Wacky George decree, will now be served at all White House functions.
There’s an Energy Secretary who financed his failed
Senate bid with $700,000 in campaign funds from GM, Ford and Daimler Chrysler.
There’s an Interior Secretary who used to be an attorney representing
oil companies on environmental issues, and a Deputy Interior Secretary who is a
former oil and coal industry lobbyist. There’s
a Transportation Secretary who resigned from congress to work for Lockheed
Martin. Before that he received campaign contributions from aircraft
manufacturer Boeing and most of the major US airlines.
Bush’s Labor Secretary served on the Boards of Dole, Clorox and a slew
of health care corporations as well as having strong ties to Bank of America and
Northwest Airlines (the recipient of a recent government bailout which offered
no benefits to laid-off workers). His
Assistant Secretary of Labor, for Mine Safety and Health, is a former mining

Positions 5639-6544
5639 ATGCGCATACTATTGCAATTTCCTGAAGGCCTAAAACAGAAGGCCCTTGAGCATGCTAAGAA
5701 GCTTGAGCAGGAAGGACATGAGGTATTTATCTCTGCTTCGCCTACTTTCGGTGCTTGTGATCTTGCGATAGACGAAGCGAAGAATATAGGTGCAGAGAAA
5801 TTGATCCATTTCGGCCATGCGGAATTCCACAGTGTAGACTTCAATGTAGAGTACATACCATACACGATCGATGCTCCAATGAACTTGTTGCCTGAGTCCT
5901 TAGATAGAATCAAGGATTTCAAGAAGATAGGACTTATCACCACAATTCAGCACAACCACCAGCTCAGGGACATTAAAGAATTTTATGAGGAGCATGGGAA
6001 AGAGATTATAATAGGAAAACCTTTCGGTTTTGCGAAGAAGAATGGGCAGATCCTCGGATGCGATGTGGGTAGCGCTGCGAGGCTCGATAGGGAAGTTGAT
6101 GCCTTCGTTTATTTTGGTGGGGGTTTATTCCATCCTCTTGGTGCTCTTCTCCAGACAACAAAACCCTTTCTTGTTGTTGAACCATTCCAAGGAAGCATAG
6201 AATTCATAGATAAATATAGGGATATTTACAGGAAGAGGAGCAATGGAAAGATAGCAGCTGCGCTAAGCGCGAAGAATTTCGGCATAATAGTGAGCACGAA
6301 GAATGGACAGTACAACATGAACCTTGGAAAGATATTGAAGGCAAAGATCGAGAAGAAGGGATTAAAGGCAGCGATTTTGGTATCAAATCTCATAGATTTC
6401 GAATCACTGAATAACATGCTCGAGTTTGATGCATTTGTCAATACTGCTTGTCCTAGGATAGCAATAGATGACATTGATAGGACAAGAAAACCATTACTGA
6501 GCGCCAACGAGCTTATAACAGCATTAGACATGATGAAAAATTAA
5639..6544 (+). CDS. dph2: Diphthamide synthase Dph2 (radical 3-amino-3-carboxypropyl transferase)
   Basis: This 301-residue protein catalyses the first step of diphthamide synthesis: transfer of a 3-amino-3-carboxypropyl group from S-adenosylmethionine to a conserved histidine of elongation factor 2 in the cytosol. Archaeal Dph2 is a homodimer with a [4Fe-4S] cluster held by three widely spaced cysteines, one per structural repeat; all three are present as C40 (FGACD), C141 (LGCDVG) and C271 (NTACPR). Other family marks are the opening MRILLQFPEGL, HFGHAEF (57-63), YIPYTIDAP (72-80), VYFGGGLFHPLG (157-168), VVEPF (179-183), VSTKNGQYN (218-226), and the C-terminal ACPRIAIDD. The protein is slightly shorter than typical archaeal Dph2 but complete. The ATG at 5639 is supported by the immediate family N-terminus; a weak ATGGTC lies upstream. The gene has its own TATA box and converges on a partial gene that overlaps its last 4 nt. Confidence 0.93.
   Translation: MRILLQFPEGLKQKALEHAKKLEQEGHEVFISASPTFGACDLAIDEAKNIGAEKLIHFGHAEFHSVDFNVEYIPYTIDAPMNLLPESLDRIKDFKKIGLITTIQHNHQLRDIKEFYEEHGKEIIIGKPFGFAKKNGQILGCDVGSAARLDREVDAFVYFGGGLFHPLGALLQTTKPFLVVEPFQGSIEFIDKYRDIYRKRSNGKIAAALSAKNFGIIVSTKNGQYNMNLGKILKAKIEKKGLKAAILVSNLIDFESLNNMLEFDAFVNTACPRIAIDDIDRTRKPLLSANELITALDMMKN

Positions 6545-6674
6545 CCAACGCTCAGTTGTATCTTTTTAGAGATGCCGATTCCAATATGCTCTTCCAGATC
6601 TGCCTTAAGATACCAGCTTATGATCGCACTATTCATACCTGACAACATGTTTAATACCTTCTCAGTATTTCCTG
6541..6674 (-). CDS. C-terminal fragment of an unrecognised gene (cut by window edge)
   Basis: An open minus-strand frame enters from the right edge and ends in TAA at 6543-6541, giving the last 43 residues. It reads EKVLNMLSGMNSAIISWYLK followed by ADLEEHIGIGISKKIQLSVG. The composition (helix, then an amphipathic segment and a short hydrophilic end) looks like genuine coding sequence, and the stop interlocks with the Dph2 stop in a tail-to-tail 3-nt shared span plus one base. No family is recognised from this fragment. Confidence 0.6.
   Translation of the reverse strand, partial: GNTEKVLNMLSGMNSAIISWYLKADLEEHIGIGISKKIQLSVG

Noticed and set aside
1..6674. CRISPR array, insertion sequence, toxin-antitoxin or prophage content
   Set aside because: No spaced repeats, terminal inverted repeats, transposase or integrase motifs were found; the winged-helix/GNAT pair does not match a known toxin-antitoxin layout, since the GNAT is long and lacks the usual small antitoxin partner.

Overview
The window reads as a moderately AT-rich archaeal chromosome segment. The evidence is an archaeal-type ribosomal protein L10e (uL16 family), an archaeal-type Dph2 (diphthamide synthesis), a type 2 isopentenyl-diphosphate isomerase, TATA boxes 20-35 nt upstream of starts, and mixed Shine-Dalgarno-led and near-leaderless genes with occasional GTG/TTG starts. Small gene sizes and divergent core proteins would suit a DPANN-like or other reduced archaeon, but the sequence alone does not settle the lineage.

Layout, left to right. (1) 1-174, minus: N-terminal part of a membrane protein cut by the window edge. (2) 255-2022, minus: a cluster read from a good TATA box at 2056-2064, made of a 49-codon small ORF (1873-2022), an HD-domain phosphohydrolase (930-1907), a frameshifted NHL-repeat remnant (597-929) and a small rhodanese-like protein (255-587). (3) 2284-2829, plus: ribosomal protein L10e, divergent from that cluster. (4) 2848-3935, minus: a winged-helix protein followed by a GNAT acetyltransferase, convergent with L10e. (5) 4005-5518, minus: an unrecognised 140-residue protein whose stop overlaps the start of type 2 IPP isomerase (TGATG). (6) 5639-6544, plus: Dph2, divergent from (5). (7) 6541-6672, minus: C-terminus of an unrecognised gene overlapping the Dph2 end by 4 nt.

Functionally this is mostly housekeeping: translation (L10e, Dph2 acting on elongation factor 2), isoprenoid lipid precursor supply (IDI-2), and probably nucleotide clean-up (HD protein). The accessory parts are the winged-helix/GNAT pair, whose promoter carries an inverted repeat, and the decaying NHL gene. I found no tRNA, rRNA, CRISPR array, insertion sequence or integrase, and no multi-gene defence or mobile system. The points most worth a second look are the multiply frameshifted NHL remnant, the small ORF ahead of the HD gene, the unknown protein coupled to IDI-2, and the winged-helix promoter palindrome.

Bush gave us a Health and Human Services secretary with
close ties to tobacco giant Phillip Morris. At the same time, Bush cut funding
for the Justice Department’s lawsuit against the tobacco industry – all but
killing the promising multi-billion suit to regain health care costs incurred
caring for dying smokers. His National Security Advisor is a former Chevron
Director with a supertanker named after her.
And finally there’s Attorney General John Ashcroft, long dogged by
accusations of racism. Before
becoming Attorney General he praised Southern Partisan magazine, telling
editors that, "Your magazine also helps set the record straight. You've got